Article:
We look forward to your comments, but you are wrong. The BMW i8 is a marvel of engineering that came ahead of its time. A mid-mounted turbocharged 1.5-liter three-cylinder engine sits behind the driver and works with an electric drive system to make 369 hp and 420 lb-ft of torque to all four wheels. It's an odd experience to drive a car so smooth and quick, as the relentless torque doesn't match the aural experience. Lose the drummed in 'loud = fast' formula, though, it's an addictive car to drive and feels like you're in a video game. You don't need a virtual reality headset though, you just need to drop $147,500 on a BMW i8. That might still be possible, as they have only just gone out of production when this was written.
Once upon a time, BMW made one of the most beautiful cars the roads have ever seen. Despite celebrities, including Elvis Presley, falling in love with it, the historical 507 nearly ruined BMW. However, it's remembered for its beauty, and that's what inspired the Henrik Fisker-designed Z8. At the time, reviewers weren't completely sold on how it drove, but only people devoid of any soul can't appreciate the full scope of its retro-inspired beauty. Under the hood was a 395-hp BMW S62 V8 engine, but the softer and more refined Alpina version came with a tuned BMW M62 V8 making 375 hp. Only 5,703 were made, and 2,543 of those came to the US.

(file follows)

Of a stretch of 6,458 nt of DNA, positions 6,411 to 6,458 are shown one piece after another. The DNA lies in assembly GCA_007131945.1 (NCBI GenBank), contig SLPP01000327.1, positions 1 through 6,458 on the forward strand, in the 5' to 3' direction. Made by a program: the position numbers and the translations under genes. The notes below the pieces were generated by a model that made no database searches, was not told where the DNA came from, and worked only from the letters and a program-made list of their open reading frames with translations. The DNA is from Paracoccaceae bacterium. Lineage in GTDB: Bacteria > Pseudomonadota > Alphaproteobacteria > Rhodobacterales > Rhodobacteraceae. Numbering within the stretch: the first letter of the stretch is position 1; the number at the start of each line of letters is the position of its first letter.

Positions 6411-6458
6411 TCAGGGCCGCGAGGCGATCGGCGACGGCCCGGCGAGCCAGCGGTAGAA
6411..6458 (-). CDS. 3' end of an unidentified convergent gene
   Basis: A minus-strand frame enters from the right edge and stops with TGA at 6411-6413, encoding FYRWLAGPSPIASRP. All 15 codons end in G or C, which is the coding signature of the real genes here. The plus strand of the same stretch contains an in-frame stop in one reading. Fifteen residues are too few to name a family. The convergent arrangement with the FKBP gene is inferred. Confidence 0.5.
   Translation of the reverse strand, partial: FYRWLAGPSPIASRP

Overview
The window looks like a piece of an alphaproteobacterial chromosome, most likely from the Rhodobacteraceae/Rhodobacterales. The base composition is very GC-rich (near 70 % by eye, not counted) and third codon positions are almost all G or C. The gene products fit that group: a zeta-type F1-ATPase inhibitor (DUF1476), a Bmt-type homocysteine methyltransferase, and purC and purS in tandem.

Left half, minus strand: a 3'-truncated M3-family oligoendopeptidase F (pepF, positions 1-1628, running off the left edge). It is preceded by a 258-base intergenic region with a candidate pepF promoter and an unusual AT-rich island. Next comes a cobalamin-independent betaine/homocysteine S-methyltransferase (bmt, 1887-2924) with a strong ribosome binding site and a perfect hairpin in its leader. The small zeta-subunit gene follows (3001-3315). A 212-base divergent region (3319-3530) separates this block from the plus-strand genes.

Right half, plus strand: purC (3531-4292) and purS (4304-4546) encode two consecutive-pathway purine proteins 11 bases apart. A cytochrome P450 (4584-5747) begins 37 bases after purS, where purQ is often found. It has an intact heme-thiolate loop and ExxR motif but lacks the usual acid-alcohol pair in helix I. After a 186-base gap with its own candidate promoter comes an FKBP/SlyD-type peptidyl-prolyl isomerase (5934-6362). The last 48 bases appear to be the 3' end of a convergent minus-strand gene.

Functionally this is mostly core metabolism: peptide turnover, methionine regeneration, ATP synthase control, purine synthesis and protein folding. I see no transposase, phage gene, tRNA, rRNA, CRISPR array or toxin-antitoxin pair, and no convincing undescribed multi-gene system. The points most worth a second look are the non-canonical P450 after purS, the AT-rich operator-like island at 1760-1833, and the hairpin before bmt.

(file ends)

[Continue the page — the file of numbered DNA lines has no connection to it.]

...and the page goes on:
The E30 318is is a cult classic, not a bestseller. It's bigger 325iS brother got a six-cylinder engine, but the 318iS got the DOHC 16V four-cylinder M42 engine. It was the most advanced engine to go into an E30-generation car, and it was a little belter. People love the 318is because that little engine was lighter than the six-cylinder, and helped the E30 become wonderfully lively in the corners. The other reason it's so fun to drive is that it had a smooth-shifting Getrag five-speed manual and stiff M Tech tuned suspension. It was BMW respecting its sporting customers and delivering a relatively inexpensive performance sedan for the masses. Considering the now-outrageously-priced E30 M3 also had a four-cylinder engine, the 318is was a true M car on a budget.
Despite the insistence on the crazy grilles at the moment, BMW has still got it. The German engineers rebooted the 8 Series and delivered a drop-dead gorgeous luxury coupe that is just as comfortable cruising across a continent as it is rampaging through a twisty road in the countryside. The M850i xDrive Coupe is the top of the range and packs a 4.4-liter twin-turbocharged V8 engine with 523 hp and an even meatier 553 lb-ft distributed to all four wheels. It hits 60 mph in just 3.5 seconds thanks to one of the best transmissions on the market - BMW's super smooth and lightning-fast eight-speed automatic with launch control and paddle shifters. As a grand tourer, there's not much better on the market, and its turn of speed leaves you wondering if the M8 is actually worth the extra money.
In 2008, the BMW 7 Series punched the Mercedes S-Class on the nose. The level of technology grew from the previous generation, and the bespoke interior was exceptional. The crowning glory was the powerful yet silky smooth addition of a twin-turbocharged 6.0-liter V12 engine. It made 536 hp and 553 lb-ft of torque. Despite the Li being the long-wheelbase model, had a surprising edge to it when the owner decided to move from the back seat to the front. The mix of power, refinement, driving dynamics, and rear-seat luxury make the fifth generation 760Li one of the best 7 Series to grace the road yet and a worthwhile place to end this list.